in various bands, playing everything from swing to oom-pah
to, as incongruous as it may seem, square-dance music.
At age 5, the smaller Fry began classical piano, and took
up trumpet from 5th grade on. He also has perfect pitch,
a genetic gift that cannot be taught and is shared by
only 2 percent of the population. “I was, for the one
year I was at University of Michigan, the ‘human pitch
pipe’ with the world-famous Men’s Glee Club. It was all
a capella, and before each song, I would give the key
pitch from which the others located their notes.” he says.
Now retired, Fry worked as an administrative law judge
for the State of New York, and in his spare time taught
himself guitar and mandolin. With five instruments in
his musical quiver, including his fine baritone voice,
he is the Hedonists’ ace picker.
Betsy Fry, a registered nurse who plays electric bass
in the group, and, like the other Hedonists, contributes
harmony vocals, grew up near Utica and started singing
at an early age before taking up clarinet (Years ago,
Steve said that if he and Betsy had had a second daughter,
he would have named her Claire Annette) and cello. She
also took part in choral ensembles, and later, while at
Swarthmore College, discovered folk music through the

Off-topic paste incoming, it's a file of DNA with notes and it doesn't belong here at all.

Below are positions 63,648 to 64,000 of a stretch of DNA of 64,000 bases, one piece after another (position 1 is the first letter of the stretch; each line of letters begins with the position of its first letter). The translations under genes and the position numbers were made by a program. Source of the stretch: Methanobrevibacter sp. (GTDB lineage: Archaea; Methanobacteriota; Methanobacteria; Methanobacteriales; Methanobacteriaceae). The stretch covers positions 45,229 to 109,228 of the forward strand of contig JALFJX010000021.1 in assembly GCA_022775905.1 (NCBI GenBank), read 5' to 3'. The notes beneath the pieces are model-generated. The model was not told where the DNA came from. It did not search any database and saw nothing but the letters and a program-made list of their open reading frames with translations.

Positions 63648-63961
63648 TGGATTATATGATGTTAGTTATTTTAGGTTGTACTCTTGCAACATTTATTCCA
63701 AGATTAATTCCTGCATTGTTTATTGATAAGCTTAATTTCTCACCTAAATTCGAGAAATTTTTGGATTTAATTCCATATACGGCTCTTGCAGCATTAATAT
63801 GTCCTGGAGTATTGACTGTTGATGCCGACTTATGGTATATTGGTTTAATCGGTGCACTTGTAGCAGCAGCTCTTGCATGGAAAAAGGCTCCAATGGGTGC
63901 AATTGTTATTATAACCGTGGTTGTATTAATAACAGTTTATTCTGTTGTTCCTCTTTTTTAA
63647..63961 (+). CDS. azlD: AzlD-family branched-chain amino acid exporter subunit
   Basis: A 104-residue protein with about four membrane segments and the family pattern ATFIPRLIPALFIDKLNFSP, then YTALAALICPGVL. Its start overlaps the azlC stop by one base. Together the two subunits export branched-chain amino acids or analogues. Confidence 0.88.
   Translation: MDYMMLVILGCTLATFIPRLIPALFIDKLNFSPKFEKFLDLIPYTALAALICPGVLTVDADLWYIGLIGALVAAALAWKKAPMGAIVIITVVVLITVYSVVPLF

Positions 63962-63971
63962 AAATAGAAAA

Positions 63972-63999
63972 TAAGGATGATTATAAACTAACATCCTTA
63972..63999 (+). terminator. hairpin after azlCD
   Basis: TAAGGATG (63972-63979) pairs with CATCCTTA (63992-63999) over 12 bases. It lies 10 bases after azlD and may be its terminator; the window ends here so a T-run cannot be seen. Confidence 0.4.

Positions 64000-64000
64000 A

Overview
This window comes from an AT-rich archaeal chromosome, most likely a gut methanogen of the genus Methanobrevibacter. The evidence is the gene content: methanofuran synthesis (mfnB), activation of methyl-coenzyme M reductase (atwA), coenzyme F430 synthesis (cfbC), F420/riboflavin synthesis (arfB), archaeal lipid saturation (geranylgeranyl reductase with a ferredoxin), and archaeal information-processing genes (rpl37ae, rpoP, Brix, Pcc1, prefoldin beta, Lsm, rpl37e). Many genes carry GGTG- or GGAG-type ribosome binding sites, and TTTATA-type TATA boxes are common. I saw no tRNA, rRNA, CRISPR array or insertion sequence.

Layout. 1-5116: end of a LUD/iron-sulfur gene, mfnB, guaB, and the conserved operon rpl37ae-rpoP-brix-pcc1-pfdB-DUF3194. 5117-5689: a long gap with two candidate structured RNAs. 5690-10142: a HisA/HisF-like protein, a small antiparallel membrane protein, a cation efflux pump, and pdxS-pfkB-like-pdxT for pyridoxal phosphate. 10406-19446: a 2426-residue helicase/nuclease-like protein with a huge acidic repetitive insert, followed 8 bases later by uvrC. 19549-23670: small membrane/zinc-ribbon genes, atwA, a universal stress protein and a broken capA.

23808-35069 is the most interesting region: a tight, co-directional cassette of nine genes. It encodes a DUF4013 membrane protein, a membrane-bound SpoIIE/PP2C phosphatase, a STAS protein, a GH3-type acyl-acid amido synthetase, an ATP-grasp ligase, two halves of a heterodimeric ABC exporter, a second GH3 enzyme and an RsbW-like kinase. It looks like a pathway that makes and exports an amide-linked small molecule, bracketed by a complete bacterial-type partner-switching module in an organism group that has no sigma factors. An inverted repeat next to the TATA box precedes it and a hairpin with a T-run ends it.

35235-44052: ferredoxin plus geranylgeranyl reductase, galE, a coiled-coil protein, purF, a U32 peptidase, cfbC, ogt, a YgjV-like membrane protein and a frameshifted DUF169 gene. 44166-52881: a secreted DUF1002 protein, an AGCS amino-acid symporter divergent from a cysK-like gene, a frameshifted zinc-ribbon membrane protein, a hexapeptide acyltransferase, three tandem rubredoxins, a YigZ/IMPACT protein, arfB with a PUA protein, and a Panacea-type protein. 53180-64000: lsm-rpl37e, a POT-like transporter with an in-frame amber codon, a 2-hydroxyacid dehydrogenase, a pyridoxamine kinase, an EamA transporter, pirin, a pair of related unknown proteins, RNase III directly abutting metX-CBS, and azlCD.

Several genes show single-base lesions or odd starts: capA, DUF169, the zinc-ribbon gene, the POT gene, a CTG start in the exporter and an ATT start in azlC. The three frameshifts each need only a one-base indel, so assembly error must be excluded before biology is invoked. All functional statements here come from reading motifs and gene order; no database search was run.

ukulele. That led to the guitar, and then the bass.
On an early June evening in the living room of the Rosens’
Schenectady home, the group took time out from rehearsing
to answer a few questions about life as an eclectic folkie
One thing they don’t do is write original material. So,
for a foursome with the chops to tackle almost any genre
in the acoustic realm, why was this?
not that talented,” said Annie. That seemed far too self-effacing.
Steve explains that decades of listening to extraordinary
music has humbled them, but he didn’t rule out the idea.
“There are so many great songs out there already, that
if, by happenstance, we came up with something that was
good we would record it,” he said.
As for how they pick the diverse tunes that they perform,
some are suggested by friends or relatives like Uncle
Arnold, and others they choose themselves. But only what
they see as the best will do.
got to be a great song, period,” says Steve.
strong emotion and the rhythm,” says Jon, asked what his
That may sound vague, but it seems to be working for them,
judging by their performance schedule (they played the
Old Songs festival last weekend, for example), which is
online at www.aberman.org/ jonny/hedonist.
Looking back on past gigs, they recall amusedly how they
were playing for a folk organization in New Jersey when,
as their set was drawing to a close, one of the stage
crew came out with a sign that said, simply, “10.” They
failed to grasp that it meant they had only 10 minutes
left onstage, and thought they had earned the top rating
on a 1-to-10 scale. So they kept playing until the staff
were forced to send a blunter message.
Annie and Hedonists resume their rehearsal with an a cappella
version of the Caribbean song “Shut De Door,” marking
a foray into yet another corner of the folk tradition.
I leave, wondering what if any musical limits these four
and the Hedonists will celebrate the release of Good Old
Wagon with a concert at the Linda, WAMC’s Performing Arts
Studio (339 Central Ave., Albany), on Saturday, July 19
at 8 PM. For more information, call 465-5233 ext. 4.